where \(b_{1}\), \(b_{2}\), and \(b_{3}\) are positive feedback parameters. The rolling mill main drive system Eq. (2) with state feedback controller can be rewritten as

By calculating, system (8) has the characteristic equation

Let \(\lambda = i\omega _{2} (\omega _{2}>0)\) be a root of Eq. (9), then

and

Let \(\omega _{2}^{2}=\nu,Q_{1}=a_{1}^{2}+b_{1}^{2}-2a_{4},Q_{2}=(a_{4}+a_{1}b_{1})^{2}-a_{5}^{2}\), then Eq. (11) can be rewritten as

and we define \(h(\nu )=\nu ^{2}+Q_{1}\nu +Q_{2},\nu >0\).

By analyzing, if \(Q_{2}<0\), then Eq. (12) has only a positive root \(\nu _{1,2}=\frac{-Q_{1}+\sqrt{\Delta }}{2}\), where \(\Delta =Q_{1}^{2}-4Q_{2}\). Thus, if \(Q_{2}<0\) holds, \(\pm i\omega _{2}^{c}\) is a pair of purely imaginary roots of Eq. (9) with \(\tau _{k2}(k=0,1,\ldots )\), where \(\tau _{k2}=\frac{1}{\omega _{2}^{c}}(\theta +2k\pi ),\theta =\arcsin ( \frac{(a_{1}+b_{1})\omega _{2}^{c}}{-a_{5}})\), \(\omega _{2}^{c}=\sqrt{\nu _{1,2}}=\sqrt{ \frac{-Q_{1}+\sqrt{\Delta }}{2}}\). Let \(\lambda (\tau )=\alpha (\tau )+i\omega (\tau )\) be the root of (3) satisfying \(\alpha (\tau _{k2})=0, \omega (\tau _{k2})=\omega _{2}^{c} (k=0,1,2, \ldots )\).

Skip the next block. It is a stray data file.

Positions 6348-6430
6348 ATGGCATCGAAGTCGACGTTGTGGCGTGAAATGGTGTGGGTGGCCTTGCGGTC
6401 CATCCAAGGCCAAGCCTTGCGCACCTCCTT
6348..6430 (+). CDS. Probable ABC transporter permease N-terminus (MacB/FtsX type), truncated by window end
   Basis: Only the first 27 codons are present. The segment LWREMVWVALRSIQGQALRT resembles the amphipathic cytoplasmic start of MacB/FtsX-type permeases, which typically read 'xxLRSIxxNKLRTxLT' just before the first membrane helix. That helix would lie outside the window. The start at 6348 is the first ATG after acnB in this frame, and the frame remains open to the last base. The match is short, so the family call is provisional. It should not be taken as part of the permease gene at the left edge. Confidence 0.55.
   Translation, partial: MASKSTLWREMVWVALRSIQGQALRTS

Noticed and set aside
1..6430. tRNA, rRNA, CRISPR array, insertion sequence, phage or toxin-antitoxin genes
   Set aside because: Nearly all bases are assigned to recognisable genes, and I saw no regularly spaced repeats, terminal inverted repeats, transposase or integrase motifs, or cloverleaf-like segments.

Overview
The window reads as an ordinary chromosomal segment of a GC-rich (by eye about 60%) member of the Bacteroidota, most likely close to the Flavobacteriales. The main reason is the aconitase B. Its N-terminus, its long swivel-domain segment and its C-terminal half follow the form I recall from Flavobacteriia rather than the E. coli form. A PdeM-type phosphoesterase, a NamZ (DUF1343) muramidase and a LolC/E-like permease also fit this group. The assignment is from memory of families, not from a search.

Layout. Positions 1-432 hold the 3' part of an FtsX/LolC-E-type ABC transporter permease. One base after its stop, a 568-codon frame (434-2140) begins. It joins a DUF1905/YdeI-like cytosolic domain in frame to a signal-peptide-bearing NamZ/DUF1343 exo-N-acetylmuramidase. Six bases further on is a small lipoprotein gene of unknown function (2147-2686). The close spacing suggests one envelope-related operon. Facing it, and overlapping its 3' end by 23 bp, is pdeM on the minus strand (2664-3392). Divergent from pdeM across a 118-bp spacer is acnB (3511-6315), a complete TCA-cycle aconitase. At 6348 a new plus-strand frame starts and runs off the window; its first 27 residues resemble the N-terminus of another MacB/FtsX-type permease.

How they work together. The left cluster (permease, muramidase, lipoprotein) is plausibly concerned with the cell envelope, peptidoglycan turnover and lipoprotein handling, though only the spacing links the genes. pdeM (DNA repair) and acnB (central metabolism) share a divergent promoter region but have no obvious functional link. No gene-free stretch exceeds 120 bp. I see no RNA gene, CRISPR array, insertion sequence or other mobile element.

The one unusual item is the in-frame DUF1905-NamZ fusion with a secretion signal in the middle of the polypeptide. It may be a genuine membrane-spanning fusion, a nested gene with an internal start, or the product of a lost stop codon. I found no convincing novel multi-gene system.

Similar to the analysis in the second part, the following conclusions can be drawn.

### Theorem 3

*If*\(Q_{1}<0, \nu \in (-\frac{Q_{1}}{2},+\infty )\)*holds*, *then*\(\operatorname{sign}(\frac{dRe\lambda (\tau )}{d\tau }\mid _{\tau =\tau _{k2}}) =\operatorname{sign}(h^{\prime }( \nu ))>0\); *if*\(Q_{1}<0, \nu \in (0,-\frac{Q_{1}}{2})\)*holds*, *then*\(\operatorname{sign}(\frac{dRe\lambda (\tau )}{d\tau }\mid _{\tau =\tau _{k2}}) =\operatorname{sign}(h^{\prime }( \nu ))<0\).

### Theorem 4

*For system* (8), *suppose that*\(Q_{2}<0\)*holds*.

- (i)